How Mark Batterson used his Web site, blog, podcasts, video, and viral marketing to become a leader

Imagine that you want to start a new church. What do you do? Well, you look for a building, buy some stained glass and an organ, and hire a pastor, right? Not necessarily. In any marketplace (even church) it is always best to start by understanding market problems and buyer personas.


Mark Batterson is the lead pastor of a hugely popular church in the Washington, D.C., metropolitan area. But his isn't a typical church, because he doesn't actually have a church building or traditional services or all the trappings of religious devotion. Instead Batterson started with an understanding of the people he wanted to reach -- thousands of twentysomethings who had largely ignored other churches in the area. National Community Church (also known as, conducts five services per week in three nontraditional locations because Batterson learned that a church building can be an obstacle to many young people. So he does church in theaters and has built the largest coffee house in the Washington, D.C. area. And because most of his "customers" don't drive, the locations are all near subway stops.

What distinguishes National Community Church is Batterson’s approach of embracing technology and Web marketing and applying it to church. The site includes a content-rich Web site, podcasts of the weekly services, a motivational Webcast series, video, an e-mail newsletter, and Batterson’s extremely popular Evotional blog.

"The greatest message deserves the greatest marketing," Batterson says. "I am challenged that Madison Avenue and Hollywood are so smart at delivering messages. But I believe that we need to be just as smart about how we deliver our messages."

"I think we attract twentysomethings because our personality as a church lends itself to twentysomethings," Batterson says. "Our two key values are authenticity and creativity. That plays itself out in the way we do church. I think that church should be the most creative place on the planet. The Medieval church had stained glass to tell the gospel story to the churchgoers, who were mostly illiterate. We use the movie studio to tell the story to people. We use video to add color and to add flavor to what we do."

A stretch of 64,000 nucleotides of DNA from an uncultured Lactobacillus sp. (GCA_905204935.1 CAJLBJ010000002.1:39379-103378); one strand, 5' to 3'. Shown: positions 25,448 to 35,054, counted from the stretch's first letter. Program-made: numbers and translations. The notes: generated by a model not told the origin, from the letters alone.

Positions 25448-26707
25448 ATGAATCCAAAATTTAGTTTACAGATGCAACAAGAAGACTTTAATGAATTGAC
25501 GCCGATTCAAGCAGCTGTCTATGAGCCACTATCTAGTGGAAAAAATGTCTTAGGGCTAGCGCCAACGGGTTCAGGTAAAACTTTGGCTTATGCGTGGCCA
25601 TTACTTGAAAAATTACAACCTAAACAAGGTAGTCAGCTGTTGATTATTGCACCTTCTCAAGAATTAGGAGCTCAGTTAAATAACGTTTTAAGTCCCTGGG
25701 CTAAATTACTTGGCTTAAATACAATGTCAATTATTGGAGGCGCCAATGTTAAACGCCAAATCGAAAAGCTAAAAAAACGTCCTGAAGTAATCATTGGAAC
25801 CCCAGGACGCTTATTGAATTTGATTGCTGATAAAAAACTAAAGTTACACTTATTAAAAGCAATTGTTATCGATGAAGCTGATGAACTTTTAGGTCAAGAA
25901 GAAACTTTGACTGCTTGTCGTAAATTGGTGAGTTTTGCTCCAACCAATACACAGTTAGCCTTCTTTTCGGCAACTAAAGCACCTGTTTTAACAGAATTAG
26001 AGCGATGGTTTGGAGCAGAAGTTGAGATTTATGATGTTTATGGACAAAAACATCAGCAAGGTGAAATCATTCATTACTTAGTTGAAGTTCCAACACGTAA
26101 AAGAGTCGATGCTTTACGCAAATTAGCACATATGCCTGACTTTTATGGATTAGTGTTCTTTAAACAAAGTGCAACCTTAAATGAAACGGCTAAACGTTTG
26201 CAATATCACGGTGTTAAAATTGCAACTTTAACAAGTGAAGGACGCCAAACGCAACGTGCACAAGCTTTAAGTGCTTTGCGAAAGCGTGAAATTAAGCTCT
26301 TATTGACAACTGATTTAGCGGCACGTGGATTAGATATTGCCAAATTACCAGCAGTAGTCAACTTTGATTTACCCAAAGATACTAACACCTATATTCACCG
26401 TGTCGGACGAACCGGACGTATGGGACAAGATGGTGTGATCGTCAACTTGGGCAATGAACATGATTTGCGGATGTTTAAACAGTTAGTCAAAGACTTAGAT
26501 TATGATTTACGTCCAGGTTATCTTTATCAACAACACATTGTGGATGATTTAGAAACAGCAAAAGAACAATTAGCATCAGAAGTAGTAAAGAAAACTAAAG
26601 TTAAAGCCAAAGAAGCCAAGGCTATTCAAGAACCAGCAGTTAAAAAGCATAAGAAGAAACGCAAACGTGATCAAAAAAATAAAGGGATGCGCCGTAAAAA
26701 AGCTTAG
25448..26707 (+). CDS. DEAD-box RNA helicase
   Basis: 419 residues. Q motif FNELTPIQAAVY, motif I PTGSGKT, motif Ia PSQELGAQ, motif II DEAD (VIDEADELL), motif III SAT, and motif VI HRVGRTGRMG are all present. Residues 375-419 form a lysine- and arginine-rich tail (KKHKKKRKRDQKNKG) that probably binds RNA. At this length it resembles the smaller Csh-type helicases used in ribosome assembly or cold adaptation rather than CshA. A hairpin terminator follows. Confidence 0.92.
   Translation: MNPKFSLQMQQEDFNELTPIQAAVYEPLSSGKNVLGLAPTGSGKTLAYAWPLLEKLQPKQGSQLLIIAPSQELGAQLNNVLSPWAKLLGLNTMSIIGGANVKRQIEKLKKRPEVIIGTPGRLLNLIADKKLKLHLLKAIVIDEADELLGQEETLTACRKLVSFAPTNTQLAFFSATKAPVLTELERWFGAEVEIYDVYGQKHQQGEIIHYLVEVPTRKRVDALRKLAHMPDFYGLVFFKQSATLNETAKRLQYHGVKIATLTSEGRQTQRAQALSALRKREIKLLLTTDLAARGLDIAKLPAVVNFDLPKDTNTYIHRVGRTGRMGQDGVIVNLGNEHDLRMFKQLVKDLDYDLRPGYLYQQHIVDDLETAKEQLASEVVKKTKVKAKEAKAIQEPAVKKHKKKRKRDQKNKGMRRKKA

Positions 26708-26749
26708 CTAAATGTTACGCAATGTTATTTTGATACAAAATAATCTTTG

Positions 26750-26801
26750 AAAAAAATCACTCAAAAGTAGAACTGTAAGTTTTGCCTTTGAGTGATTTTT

Batterson's focus on the Web site, podcasts, and online video (as well as video at the services) means that National Community Church staff members have some unique job titles, including "media pastor," "digital pastor," and "buzz coordinator." COOL!

"We want to use technology for really good purposes," Batterson says. "Our Web site and my blog are our front door to National Community Church. The site is a virtual location in a sense. We have a lot more people who listen to the podcast and watch the Webcast than who go to the services, so it is a great test drive for people. They can get a sense of the church before they arrive physically."

Batterson has gained online fame well beyond the Washington, D.C. area—his blog is followed by tens of thousands of readers all over the world, and the podcast is one of the fastest growing church podcasts in America. He also wrote a book that was released in October, 2006, called In a Pit with a Lion on a Snowy Day: How to Survive and Thrive When Opportunity Roars.


"Blogging cuts six degrees of separation into three," he says. "I write knowing that my audience is another pastor in Australia, a housewife in Indiana, my friends, and people in Washington, D.C. Marketing through my blog is powerful. For example, last week I did a blog post about my book and asked my blogging friends to also post about it. We went up to number 44 on the Amazon bestseller list, and Amazon sold out of the book that day. They just ordered another 1,000 copies."

Batterson's enthusiasm for how churches can use the Web has caught the attention of thousands of other church leaders who follow his blog. "The two most powerful forms of marketing are word of mouth and what I call word of mouse. A guy named John Wesley, who founded the Methodist church, traveled 250,000 miles on horseback and preached something like 40,000 sermons. With one click of the mouse, I preach that many sermons with my podcast—that’s word of mouse. It is about leveraging the unique vehicles on the Web. The message has not changed, but the medium has changed. We need to continually find new vehicles to get the messages out."

Aren't the power of Web content and the new rules of marketing and PR something? Here's a guy who's a church leader without a church building, and through innovative use of a blog, a podcast and some video, he has become a leader in his field. He’s got a bestselling book and tens of thousands of devoted online followers.

Whether you’re religious or not (except for some weddings, I haven’t been to church since I was a kid), you've gotta be impressed with Batterson’s business savvy and with the way the new rules helped him reach his buyers.

Thank you Mark Batterson. You're obviously an inspiration to the members of your church. But you are also an insipiration to anybody who wants to stand out on the Web!

David Meerman Scott

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